Wednesday, May 18, 2016

Does Wikis Represent The End Of Internet History?

Look at Matt Drudge, frking out over Wikis‘ so-called “insurance policy” against Julian Assange’s arrest. RDY TO LAUNCH “DOOMSDAY FILES,” Drudge scrms. (Red font, too. All we need is a siren.gif and we’re in full meltdown mode.) And Doomsday for whom, exactly? I mn, as of today, all Wikis has done is to make available a of documents that were alrdy available to some 3 million Americans. So if this information is alrdy available to 3 million of our fellow citizens, why not us? Is it wrong for the citizens of a republic to know what’s being done in their name around the world, or does the demand for transparency stop at your ability to strm Netflix unimpeded?
For several months now Wikis has hosted a file called insurance.aes256, which, as the name implies, is encrypted with a 256-bit AES . That’s about as unable as you can get in 2010, mning the file is all but useless without its encryption . There’s no “forgot your ?” option here.
In fact, the Defense Department has been unable to the file since it was first made available in July.
This is where things hot up.
Fox News says that Assange has “warn[ed] that any government that tries to curtail his activities risks triggering a new deluge of state and commercial secrets.” That’s been taken to mn that, should he be arrested, Assange will relse the encryption , thereby insurance.aes256 forever.
At which point, we’re led to believe, the Sun will disappr, throwing the rth and all the other planets of the solar system into the far rches of outerspace.
More important than whether or not Assange relses the encryption , or even what’s in the insurance file itself, is the id behind Wikis. It spks to the inherent openness of the Internet that so many mirrors have popped up in the last few days following the site’s repted difficulties in staying online. The sheer notion that you can put Wikis back in its little bottle is hilariously naive.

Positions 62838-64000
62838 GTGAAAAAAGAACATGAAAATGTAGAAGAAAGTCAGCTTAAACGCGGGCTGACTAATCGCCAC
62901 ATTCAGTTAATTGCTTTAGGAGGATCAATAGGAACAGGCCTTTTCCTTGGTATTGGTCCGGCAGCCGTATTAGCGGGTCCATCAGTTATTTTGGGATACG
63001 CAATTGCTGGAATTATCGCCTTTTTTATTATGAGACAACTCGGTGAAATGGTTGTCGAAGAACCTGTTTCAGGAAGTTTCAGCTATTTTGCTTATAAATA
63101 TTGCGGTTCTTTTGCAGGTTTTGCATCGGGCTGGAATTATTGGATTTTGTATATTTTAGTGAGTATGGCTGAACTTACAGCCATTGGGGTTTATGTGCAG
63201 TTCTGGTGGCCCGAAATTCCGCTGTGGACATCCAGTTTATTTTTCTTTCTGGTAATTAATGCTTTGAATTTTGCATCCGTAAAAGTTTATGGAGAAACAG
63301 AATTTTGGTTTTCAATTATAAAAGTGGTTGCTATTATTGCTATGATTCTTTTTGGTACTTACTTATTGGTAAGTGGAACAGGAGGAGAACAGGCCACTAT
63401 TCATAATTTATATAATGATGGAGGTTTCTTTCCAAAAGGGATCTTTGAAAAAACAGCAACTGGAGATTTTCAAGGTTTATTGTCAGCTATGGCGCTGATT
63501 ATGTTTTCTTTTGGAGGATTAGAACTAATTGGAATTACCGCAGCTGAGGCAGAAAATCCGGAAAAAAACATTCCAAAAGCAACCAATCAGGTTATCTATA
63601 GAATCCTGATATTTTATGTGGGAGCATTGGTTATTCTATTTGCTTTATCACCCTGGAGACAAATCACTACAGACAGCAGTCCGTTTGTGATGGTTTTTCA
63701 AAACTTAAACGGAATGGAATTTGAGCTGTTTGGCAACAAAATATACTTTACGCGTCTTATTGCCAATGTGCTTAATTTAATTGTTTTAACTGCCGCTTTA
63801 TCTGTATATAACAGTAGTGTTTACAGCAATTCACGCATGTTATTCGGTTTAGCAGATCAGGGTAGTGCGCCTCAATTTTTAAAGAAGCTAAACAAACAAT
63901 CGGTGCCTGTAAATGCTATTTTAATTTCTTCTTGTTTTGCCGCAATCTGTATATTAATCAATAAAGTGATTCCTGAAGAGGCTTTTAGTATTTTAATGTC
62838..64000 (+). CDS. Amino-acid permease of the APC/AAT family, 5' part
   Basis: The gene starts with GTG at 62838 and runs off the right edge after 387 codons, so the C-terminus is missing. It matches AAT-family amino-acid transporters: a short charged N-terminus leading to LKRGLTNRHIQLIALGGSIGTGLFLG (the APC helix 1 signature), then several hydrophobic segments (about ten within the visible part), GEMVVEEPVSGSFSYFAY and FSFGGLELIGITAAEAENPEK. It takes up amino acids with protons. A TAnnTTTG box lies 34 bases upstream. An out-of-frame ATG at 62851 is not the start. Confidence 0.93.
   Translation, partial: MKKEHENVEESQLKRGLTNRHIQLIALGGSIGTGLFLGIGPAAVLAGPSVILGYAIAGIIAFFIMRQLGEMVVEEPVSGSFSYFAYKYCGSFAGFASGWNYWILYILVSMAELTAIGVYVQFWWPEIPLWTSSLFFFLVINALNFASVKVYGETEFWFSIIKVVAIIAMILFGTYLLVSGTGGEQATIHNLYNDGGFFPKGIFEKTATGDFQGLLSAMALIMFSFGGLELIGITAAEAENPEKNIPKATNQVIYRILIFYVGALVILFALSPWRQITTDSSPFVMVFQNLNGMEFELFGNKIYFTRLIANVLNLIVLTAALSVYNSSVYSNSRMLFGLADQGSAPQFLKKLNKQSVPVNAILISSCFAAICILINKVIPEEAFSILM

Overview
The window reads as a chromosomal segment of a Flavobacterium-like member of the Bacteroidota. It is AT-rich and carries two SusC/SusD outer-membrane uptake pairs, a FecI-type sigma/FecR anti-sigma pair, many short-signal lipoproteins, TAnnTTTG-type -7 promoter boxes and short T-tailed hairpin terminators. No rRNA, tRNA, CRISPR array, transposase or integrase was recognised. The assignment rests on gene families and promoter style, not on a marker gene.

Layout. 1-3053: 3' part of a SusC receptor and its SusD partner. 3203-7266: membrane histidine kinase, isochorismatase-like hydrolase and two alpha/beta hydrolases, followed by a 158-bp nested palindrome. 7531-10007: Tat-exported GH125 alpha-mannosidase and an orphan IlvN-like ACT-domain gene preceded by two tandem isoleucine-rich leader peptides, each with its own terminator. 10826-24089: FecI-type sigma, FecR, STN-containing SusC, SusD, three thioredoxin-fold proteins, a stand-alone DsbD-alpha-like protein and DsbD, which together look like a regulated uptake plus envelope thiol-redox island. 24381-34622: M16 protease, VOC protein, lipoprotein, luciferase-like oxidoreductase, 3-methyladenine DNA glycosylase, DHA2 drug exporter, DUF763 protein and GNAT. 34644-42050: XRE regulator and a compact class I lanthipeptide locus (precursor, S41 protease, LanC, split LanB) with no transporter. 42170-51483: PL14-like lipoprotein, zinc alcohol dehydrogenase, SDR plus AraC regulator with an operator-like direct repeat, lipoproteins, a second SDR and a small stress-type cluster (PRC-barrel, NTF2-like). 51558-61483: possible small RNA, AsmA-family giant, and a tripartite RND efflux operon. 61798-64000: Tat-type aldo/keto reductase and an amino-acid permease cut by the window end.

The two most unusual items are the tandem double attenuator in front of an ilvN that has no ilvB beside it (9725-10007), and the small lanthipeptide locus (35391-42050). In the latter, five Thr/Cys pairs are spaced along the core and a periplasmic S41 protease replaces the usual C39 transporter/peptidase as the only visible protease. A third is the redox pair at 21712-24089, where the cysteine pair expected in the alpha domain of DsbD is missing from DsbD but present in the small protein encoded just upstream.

It’s not unlike Napster in a sense. Once you’ve told people that you can do something (in Napster’s case, share music over the Internet), there’s rlly no way you can un-tell them you can do something.
Try as you might, you cannot kill an id. Just ask the RIAA.
In this sense, Wikis represents an almost “end of Internet history.” Surely we’ve all rd the 1989 Francis Fukuyama essay that trumpeted the West’s victory over all others. The Soviet Union represented the last barrier to Western dominance, and with its collapse so ended the id of history. A sort of, that’s it, the West has won, from here on the world will be a Western one, and no more history will be made.
Wikis has shown the world that it’s entirely possible to hold governments accountable to their citizens. (A novel concept!) That numerous public servants have expressed outrage as a result of their actions being made available to the public they claim to represent perhaps spks to their worth as public servants. The all-hands-on-deck rction to the s can mn only one thing: they worked.
Which is to say that Wikis has worked.
And if Wikis is shut down—who honestly expects the Wikis organization to emerge from all of this completely unharmed?—then you can be certain that other organizations or entities will take its place. Maybe Wikis 2.0, or Twitters, or whatever form it takes, won’t have such a public face. (Surely there’s more to Wikis than Julan Assange, to say nothing of Bradley Manning.) Maybe it won’t host its servers in countries that so rdily rolled over to governmental pressure? Maybe it won’t rely on services that are hdquartered in the U.S., and are thus sy targets for ratings-driven talking hds and know-nothing blowhards?
More than anything else, it’s certain that Wikis represents a seminal moment in the history of the Internet. Closing your eyes, stomping your feed and wishing it would all just go away, is completely ludicrous.

Source: CrunchGr

Mirors Of this Wikis

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